Will post some teasers here...
The Casket Caper - Part ThreeThe foyer of the Birtwhistle Museum was cool and dark in contrast to the outside world, though no less hectic. In the line to buy tickets, a party of excitable teenage students jostled and showed each other fascinating things on electronic devices. Their shrieks of laughter echoed around the stone hall and up to the high decorated ceiling.The Casket Caper - Part Three by Torqual3D
Amanda caught sight of Lafarge in the line ahead. His back was to her, though he bristled with irritation at the antics of the young people behind him.
Ahead, a sign declared that museum tickets were $16, or $10 for students. Amanda panicked momentarily and groped in the tiny front pocket of her rather insubstantial shorts. She was in luck – when she pulled out her hand it held her last, crumpled, $10 bill. This happy discovery had another implication: with a pang of guilt Amanda realised that she’d left Benny’s without paying. She would have to drop by on her way home and apologise profusely.
The Casket Caper - Part TwoAmanda Jones – anthropology student and amateur detective – was very partial to coffee, particularly when it came with free wi-fi. On arrival in New York, she had turned her fine detective skills immediately to finding the best Italian espresso within a few blocks of her father’s Upper West Side apartment.The Casket Caper - Part Two by Torqual3D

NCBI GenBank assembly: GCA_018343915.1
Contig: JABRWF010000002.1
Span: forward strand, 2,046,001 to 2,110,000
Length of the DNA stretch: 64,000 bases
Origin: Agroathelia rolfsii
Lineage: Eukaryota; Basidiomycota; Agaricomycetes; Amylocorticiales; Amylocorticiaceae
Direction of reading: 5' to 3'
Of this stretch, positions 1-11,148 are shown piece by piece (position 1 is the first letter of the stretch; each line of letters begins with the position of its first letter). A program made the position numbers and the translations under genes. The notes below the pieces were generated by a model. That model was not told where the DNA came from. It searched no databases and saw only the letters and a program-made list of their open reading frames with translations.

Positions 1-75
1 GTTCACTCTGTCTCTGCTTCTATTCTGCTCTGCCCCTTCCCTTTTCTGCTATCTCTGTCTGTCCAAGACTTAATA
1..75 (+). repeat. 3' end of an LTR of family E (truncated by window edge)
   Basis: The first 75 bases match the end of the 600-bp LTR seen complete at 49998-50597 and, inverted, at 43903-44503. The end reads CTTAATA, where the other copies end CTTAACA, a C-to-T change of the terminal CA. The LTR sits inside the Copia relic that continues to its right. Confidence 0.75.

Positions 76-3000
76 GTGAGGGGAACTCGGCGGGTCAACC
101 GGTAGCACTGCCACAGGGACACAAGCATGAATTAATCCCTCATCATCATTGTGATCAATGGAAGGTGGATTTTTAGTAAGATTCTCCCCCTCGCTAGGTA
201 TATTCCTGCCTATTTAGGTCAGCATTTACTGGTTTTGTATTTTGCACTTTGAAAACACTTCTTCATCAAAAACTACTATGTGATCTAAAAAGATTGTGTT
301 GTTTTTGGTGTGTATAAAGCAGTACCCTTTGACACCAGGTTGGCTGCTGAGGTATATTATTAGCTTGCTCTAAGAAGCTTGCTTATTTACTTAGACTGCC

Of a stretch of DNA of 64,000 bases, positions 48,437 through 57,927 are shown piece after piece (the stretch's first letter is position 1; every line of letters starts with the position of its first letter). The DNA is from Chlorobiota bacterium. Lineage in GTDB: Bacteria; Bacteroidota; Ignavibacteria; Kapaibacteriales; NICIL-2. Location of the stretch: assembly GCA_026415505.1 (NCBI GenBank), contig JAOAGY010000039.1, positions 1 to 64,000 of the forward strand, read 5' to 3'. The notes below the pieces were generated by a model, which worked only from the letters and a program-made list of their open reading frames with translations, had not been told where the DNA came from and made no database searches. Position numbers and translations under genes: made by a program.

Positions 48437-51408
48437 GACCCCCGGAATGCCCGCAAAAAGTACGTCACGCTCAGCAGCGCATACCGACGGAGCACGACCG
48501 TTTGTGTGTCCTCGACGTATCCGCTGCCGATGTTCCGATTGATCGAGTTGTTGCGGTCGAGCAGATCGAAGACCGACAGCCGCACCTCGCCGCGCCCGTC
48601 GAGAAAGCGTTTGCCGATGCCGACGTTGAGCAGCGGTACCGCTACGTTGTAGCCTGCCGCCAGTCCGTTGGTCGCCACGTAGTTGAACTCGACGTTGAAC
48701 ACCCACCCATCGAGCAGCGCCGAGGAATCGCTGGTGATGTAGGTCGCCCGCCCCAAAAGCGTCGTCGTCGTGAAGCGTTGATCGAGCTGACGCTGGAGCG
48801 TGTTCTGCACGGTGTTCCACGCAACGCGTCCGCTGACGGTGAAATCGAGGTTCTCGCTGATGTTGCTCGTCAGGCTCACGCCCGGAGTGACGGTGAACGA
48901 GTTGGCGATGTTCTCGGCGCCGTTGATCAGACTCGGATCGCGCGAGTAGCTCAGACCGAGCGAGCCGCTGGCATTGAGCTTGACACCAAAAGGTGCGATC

Her need was not only for refreshment – her father’s parsimony had left Amanda's summer base lacking the basic human right of high speed internet access. His unsatisfactory excuse was something to do with saving $100 a month while away in the Middle East.
The quest for coffee and wi-fi had led Amanda to Benny’s Tea Shop, on the corner of Columbus and West 73rd St. Benny, short for Benedicto, was a generous, middle-aged man who took an instant liking to Amanda; plying her with pastries which the slim girl refused demurely. It was only after a sustained week-long assault that Benny discovered Amanda's weakness – iced ci
The Casket Caper - Part OneThe Birtwhistle Museum closes at 6pm weekdays and is, as a rule, a silent and tranquil place during the evening. Most of its human occupants are long dead – mummified no less – and so have little to say to the security guard who occasionally patrols the halls.The Casket Caper - Part One by Torqual3D
Up on the second floor, however, the Fossett Collection is an exception. It is a room exclusively of clocks, many of which are lovingly maintained in working order. Once per hour, the room rings out with a brief cacophony of whirrs, clicks and chimes – before returning to the deathly silence characteristic of its neighbours.
Given the normal passivity of the Birtwhistle by night, it is therefore noteworthy that a recent summer evening saw a level of drama and excitement somewhat unprecedented in the museum's prestigious history.
On the first floor, in a room directly beneath the Fossett Collection, is a large and ornate casket on a plinth. Fashioned in bronze, the casket bears the designs of winged, bearded hors